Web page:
DEAR BOB: We recently refinanced our home for the third time in the last few years. Every time we received a significant refinance benefit, such as increased mortgage amount, lower interest rate, and a shift from adjustable to fixed interest rate. But each time, my wife and I said we would never go back to that mortgage lender again. Did we just have bad experiences or is this typical for homeowners who refinance? – Jonathan R.

DEAR JONATHAN: You are not alone. When I first read your e-mail, I figured you just had very bad luck.

Purchase Bob Bruss reports online.

But the next day, I read a customer satisfaction survey from J.D. Powers Co., the nationwide survey company that quality-rates automobiles and many other consumer products.

J.D. Powers reports that most mortgage borrowers would not recommend their mortgage lender to their friends.

Based on my experiences with many mortgage lenders during my 37 years of investing, I rarely went back to the same lender. To illustrate, my latest experience with Wells Fargo Mortgage was unsatisfactory and I would never recommend that lender.

Most mortgage lenders look at loan volume and immediate profits. They don’t care about long-term relationships and repeat business with borrowers.

Only once did I have a current lender contact me about refinancing to improve my mortgage. It turned out to be a “bait and switch” tactic, which resulted in a bad experience.

HOW CAN CONDO OWNER GET OUT OF A BAD DEAL?

DEAR BOB: I made a bad mistake buying a studio condominium. Now I realize there is little demand in my community from buyers who want to purchase a studio condo. The reasons I want to sell are (1) noise from the upstairs and downstairs neighbors, and (2) I need more space. I have listed my studio condo for sale with two different Realtors on 90-day listings each. Neither brought me any offers. How can I get out of my bad deal for which I stupidly paid a $40,000 cash down payment? – Brad W.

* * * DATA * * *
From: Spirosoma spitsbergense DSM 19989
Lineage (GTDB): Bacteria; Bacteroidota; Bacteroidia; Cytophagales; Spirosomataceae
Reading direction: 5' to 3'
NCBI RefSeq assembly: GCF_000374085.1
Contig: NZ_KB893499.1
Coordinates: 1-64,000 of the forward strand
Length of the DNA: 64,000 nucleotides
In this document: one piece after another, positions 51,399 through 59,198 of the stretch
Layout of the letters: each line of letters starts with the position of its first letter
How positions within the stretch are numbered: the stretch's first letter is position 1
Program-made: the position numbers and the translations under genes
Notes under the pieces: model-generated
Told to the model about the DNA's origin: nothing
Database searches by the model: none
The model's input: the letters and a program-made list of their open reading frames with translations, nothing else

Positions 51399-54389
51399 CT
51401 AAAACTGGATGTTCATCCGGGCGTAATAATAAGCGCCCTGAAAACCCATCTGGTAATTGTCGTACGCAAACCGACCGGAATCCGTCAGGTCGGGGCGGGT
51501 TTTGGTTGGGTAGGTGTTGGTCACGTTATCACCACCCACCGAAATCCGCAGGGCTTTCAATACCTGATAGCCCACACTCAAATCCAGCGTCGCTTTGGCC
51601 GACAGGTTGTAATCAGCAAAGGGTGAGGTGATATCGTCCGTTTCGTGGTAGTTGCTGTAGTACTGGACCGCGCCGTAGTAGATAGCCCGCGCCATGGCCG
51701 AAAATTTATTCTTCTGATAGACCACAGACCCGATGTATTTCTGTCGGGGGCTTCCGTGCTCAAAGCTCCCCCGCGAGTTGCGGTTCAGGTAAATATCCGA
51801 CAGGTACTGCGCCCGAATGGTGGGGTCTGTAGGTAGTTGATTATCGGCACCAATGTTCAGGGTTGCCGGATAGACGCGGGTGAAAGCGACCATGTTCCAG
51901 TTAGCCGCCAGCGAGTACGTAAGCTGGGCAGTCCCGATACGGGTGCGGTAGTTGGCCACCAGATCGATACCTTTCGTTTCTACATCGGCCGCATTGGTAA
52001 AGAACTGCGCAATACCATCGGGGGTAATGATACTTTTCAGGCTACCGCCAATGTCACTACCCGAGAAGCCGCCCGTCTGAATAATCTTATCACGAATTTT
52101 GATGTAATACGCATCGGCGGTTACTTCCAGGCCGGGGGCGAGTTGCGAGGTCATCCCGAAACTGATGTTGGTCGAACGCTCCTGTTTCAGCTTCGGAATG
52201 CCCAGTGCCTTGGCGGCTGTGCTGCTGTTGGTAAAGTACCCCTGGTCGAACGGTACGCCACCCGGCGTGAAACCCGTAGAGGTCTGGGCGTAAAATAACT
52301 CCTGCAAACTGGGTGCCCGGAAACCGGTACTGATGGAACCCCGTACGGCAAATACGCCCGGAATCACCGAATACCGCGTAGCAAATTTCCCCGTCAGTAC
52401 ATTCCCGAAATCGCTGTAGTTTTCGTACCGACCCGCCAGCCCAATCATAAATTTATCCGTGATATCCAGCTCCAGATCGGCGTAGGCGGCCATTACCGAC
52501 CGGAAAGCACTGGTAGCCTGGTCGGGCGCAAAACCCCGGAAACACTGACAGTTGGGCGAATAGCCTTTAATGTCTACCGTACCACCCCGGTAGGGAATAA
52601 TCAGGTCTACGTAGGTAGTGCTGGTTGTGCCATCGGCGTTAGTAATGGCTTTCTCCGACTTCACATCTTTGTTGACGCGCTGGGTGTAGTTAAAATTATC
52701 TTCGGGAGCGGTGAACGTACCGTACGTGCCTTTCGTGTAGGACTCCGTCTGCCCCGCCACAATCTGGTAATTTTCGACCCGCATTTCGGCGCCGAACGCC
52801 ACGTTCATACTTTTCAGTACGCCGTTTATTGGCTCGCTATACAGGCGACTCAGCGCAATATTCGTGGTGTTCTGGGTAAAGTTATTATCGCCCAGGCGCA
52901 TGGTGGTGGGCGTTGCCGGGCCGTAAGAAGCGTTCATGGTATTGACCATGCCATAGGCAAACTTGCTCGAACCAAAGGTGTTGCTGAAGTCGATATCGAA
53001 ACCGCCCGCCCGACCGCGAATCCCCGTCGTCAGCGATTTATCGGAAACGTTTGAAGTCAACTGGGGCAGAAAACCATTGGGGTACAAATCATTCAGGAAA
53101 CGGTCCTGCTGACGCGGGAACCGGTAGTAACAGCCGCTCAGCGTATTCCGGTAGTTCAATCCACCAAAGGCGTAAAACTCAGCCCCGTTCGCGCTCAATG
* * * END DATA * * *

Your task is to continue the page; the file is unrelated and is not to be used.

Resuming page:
DEAR BRAD: Except in major cities where space is at a premium, there should be a law prohibiting small studio condominiums, especially in poorly soundproofed buildings like yours. Even one-bedroom condos can be difficult to resell in many markets.

The fact you have $40,000 cash tied up in your condo is disconcerting. I presume you need that money to buy a nicer condo or house.

Most communities have condo specialist realty agents who sell the most condos. Find out who those specialists are in your area and seek their advice. One way or another, you can sell your studio condo, but you might have to offer especially attractive terms.

NO LIMIT TO FREQUENCY OF TAX-DEFERRED EXCHANGES

DEAR BOB: How many times each year can I “roll over” my capital gains with a tax-deferred Internal Revenue Code 1031 exchange? I am a real estate investor who “flips” several properties each year by purchasing at bargain prices, fixing up, and then profitably reselling without renting the property – Annette H.

DEAR ANNETTE: Internal Revenue Code 1031 contains no limit on the frequency of tax-deferred exchanges. Of course, all the properties must be held for investment or for use in a trade or business.

The big danger I see in your frequent “flips” is the IRS might argue, upon audit, you are a real estate dealer rather than an investor. If you are classified as a dealer, then your profits are taxable as ordinary income. For more details, please consult your tax adviser.

The new Robert Bruss special report, “Everything Homeowners Need to Know About the $250,000 and $500,000 Home Sale Tax Exemption,” is now available for $4 from Robert Bruss, 251 Park Road, Burlingame, CA 94010 or by credit card at 1-800-736-1736 or instant Internet download at www.bobbruss.com. Questions for this column are welcome at either address.

(For more information on Bob Bruss publications, visit his
Real Estate Center
).

***

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